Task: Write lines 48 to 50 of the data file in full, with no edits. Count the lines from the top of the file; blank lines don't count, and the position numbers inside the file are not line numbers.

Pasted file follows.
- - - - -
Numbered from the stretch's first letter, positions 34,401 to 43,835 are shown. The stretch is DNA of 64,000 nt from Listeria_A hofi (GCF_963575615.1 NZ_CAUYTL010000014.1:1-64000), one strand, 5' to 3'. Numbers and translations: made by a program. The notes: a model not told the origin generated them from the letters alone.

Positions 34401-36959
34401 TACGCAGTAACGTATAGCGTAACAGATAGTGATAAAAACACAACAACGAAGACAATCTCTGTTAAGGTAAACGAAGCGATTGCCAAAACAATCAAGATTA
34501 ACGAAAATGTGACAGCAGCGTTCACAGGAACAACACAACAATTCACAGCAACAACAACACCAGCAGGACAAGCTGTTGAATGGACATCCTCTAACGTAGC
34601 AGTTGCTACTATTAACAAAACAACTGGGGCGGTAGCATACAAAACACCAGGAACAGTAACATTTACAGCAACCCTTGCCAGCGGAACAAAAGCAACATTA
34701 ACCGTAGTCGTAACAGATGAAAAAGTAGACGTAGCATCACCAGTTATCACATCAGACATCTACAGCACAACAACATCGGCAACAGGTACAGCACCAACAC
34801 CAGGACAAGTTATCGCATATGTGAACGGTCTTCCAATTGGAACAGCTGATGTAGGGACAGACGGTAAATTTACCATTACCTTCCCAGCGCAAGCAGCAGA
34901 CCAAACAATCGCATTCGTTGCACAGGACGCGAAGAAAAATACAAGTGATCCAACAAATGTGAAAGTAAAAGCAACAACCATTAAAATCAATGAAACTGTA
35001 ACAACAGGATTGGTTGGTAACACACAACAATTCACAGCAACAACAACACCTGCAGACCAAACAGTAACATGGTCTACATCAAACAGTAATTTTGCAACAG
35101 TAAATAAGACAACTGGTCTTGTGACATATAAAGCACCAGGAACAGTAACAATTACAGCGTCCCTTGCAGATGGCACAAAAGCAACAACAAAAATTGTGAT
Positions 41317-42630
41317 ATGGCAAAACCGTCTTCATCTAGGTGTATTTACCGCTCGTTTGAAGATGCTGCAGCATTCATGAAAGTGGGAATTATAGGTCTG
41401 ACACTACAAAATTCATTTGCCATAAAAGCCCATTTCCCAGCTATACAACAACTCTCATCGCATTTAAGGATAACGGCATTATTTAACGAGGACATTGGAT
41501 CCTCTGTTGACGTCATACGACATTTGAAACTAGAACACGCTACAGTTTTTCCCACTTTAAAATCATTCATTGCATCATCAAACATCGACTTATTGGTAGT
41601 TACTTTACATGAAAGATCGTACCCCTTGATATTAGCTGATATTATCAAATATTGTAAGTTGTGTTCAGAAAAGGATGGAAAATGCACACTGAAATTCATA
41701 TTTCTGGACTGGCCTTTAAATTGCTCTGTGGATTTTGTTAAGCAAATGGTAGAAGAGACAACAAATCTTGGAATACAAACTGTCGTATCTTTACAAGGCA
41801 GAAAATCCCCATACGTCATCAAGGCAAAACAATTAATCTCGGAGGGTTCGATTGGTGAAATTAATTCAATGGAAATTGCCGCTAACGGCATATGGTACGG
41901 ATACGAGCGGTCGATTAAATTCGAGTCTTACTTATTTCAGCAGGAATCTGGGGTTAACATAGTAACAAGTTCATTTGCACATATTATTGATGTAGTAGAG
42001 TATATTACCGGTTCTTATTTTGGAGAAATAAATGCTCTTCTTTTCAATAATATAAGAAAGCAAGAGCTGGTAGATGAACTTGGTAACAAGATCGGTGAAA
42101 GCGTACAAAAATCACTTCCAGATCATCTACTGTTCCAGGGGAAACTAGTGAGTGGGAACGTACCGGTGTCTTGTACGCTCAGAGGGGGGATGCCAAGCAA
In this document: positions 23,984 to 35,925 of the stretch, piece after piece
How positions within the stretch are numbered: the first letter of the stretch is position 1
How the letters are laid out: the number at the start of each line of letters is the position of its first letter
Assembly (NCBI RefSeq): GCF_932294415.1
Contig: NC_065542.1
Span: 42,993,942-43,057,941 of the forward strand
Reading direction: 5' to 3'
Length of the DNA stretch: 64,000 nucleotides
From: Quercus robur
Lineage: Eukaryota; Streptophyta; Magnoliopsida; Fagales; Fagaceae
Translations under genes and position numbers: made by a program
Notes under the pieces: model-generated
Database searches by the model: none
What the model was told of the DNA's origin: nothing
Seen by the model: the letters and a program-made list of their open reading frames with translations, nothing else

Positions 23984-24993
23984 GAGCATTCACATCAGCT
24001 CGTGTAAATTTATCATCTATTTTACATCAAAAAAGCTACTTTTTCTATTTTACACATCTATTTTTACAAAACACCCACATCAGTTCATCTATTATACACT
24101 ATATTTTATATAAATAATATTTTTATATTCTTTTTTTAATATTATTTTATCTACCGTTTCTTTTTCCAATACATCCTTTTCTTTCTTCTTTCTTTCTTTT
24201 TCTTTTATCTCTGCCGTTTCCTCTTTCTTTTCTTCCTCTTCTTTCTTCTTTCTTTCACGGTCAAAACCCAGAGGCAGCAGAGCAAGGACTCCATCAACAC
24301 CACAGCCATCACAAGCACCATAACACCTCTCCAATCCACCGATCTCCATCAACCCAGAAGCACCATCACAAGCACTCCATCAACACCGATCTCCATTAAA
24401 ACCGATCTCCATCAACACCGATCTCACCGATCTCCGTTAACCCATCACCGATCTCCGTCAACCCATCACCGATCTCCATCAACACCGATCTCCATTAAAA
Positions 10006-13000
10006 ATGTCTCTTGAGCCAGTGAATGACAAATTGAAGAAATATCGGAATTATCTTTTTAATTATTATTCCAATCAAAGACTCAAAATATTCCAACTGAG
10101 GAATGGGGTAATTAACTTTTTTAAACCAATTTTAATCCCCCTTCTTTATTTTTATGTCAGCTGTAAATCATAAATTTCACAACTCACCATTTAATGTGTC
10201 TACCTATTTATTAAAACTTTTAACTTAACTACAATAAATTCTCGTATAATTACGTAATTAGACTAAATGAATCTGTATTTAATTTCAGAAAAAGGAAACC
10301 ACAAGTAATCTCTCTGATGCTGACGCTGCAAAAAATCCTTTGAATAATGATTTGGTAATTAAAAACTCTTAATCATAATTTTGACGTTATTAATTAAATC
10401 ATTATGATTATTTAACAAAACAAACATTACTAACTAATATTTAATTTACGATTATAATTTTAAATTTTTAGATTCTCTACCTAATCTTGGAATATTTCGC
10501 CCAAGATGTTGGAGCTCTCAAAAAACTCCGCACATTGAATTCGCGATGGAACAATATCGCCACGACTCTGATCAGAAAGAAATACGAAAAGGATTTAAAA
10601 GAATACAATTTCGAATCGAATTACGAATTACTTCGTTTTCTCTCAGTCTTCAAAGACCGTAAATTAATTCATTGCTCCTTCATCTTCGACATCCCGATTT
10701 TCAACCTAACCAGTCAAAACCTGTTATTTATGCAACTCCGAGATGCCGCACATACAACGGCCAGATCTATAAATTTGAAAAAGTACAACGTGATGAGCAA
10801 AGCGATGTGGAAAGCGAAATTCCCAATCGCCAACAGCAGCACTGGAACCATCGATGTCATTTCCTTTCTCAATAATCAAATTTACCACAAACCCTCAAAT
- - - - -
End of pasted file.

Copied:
10401 ATTATGATTATTTAACAAAACAAACATTACTAACTAATATTTAATTTACGATTATAATTTTAAATTTTTAGATTCTCTACCTAATCTTGGAATATTTCGC
10501 CCAAGATGTTGGAGCTCTCAAAAAACTCCGCACATTGAATTCGCGATGGAACAATATCGCCACGACTCTGATCAGAAAGAAATACGAAAAGGATTTAAAA
10601 GAATACAATTTCGAATCGAATTACGAATTACTTCGTTTTCTCTCAGTCTTCAAAGACCGTAAATTAATTCATTGCTCCTTCATCTTCGACATCCCGATTT